Do I Need a Credit Card?

I read an article the other day with the headline “Visa Counsels Durham Students on Finance.”

Just the title is enough to send shivers down your spine, eh? We’ve got credit card companies teaching kids about proper money management.

It’s like the fox in the chicken coop.

Rosetta Jones, VP of Visa USA said the following:

“Don’t ignore that your future is going to be full of decisions about money,’ Jones said. As adults, Jones said, students’ credit scores will be as important to them as their GPA is now. She told the teens that their ability to pay bills on time will determine whether they make the grade with creditors.”

Something kind of bugs me about that statement with the score being as important as the GPA (though I really don’t think GPAs are all that important).

My first run-in with “bad” credit was when I was shopping around for car insurance rates. My wife and I were just married and had bought our first car. We needed some car insurance. The rates came back sky high and every broker told me the same thing:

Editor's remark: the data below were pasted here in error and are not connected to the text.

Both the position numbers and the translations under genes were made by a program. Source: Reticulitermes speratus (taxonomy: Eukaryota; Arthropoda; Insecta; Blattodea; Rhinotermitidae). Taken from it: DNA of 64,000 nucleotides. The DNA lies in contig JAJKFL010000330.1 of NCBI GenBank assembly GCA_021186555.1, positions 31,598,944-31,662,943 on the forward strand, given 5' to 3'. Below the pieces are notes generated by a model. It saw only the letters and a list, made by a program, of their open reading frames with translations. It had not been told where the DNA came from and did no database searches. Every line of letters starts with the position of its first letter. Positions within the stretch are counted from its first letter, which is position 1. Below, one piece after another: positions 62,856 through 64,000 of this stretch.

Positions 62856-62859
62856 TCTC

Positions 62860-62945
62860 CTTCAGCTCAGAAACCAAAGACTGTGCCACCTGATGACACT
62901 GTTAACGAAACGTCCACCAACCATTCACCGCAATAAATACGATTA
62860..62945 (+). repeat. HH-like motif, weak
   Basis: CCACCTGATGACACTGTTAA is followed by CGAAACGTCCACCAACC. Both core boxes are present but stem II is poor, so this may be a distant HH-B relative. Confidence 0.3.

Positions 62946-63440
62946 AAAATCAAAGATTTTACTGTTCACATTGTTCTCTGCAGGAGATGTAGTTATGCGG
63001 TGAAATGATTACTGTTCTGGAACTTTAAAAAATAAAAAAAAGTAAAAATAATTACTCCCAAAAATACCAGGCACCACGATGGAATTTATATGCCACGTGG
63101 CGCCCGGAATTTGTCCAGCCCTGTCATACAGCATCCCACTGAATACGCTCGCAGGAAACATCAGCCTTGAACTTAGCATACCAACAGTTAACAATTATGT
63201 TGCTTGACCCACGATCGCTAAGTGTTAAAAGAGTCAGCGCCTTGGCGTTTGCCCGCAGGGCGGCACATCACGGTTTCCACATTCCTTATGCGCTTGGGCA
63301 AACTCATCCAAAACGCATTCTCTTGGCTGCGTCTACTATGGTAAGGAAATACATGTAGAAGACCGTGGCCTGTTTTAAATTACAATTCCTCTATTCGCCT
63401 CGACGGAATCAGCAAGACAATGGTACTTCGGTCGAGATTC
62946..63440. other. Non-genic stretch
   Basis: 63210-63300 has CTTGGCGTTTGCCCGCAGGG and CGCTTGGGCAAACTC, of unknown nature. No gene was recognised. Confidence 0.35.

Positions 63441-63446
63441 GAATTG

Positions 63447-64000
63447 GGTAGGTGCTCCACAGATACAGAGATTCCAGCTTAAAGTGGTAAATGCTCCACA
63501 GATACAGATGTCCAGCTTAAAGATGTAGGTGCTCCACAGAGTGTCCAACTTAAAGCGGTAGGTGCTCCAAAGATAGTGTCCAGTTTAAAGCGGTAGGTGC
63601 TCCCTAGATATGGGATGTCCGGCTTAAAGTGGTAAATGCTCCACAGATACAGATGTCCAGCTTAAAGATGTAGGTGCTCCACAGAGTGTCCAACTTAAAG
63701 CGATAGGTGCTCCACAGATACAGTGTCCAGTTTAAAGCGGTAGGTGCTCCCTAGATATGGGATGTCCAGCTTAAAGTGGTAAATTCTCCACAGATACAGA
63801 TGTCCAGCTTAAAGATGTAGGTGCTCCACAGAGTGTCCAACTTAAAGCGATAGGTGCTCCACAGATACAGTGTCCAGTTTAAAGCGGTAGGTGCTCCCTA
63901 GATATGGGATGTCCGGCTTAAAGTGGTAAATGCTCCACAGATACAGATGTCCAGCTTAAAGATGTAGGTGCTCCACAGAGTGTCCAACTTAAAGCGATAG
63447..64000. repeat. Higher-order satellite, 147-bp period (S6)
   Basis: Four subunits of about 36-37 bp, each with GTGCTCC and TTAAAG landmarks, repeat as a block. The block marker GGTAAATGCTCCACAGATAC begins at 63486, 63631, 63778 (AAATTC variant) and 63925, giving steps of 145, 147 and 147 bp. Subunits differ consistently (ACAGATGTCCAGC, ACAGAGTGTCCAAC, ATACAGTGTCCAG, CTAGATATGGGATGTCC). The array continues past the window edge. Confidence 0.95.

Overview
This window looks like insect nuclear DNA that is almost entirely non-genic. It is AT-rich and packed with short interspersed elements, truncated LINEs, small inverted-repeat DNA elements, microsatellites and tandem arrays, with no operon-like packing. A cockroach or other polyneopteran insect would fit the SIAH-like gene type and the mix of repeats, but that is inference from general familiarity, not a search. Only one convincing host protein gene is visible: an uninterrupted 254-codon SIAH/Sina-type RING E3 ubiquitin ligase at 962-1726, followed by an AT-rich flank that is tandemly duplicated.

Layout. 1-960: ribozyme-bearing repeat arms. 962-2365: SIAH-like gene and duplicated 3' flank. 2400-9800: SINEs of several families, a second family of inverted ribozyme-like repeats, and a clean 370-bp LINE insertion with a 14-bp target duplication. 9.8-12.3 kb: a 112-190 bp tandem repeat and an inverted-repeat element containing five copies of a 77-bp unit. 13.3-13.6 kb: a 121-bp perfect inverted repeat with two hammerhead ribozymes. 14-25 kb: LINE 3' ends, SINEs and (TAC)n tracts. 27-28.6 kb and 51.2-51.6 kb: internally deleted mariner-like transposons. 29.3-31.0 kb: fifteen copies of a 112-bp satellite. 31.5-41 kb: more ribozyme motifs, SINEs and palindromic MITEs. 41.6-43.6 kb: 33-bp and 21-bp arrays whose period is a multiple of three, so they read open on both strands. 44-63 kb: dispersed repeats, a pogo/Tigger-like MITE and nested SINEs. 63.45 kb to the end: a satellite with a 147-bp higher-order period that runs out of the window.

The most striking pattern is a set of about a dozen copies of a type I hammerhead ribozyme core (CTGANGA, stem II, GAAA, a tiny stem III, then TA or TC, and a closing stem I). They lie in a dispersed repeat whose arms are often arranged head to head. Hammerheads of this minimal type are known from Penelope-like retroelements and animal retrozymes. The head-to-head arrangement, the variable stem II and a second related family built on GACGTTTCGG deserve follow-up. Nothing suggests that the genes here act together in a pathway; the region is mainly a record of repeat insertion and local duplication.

“You don’t have any credit. That’s just as bad as having bad credit”

Luckily Geico doesn’t yet seem to care about credit scores.

That event was the impetus for me to get my first credit card. My wife had an Old Navy card that she had literally never used. We closed that account and just kept our one card – each of us having a copy. It gets us 1% cashback, which is the equivalent of about a month’s worth of groceries for us each year – maybe more. We still don’t owe anyone a dime.

It still kind of bugs me that our credit scores seem to determine so much about us. Especially when the lack of a score doesn’t mean you’re doing great financially because you don’t owe anyone any money. It means they dont’ know about you so they assume the worst.


I’ll play along for now though. We put everything on our card and pay it off each month. While the credit card companies don’t make money directly off of us, they make it indirectly through transaction fees the merchants are required to pay. There’s something there that also kind of irks me as well. I’m still feeding the snake.

The article is brief and basically says that financial management needs to be taught in schools. I’d much rather see someone like Dave Ramsey teach it though. Wouldn’t you love to see him and Rosetta on Crossfire?

The smartest statement in the entire article was made by a high school senior, Joshua Leak:

“Being able to budget is what’s going to get me through four years [of college].”

Now that kid’s going places.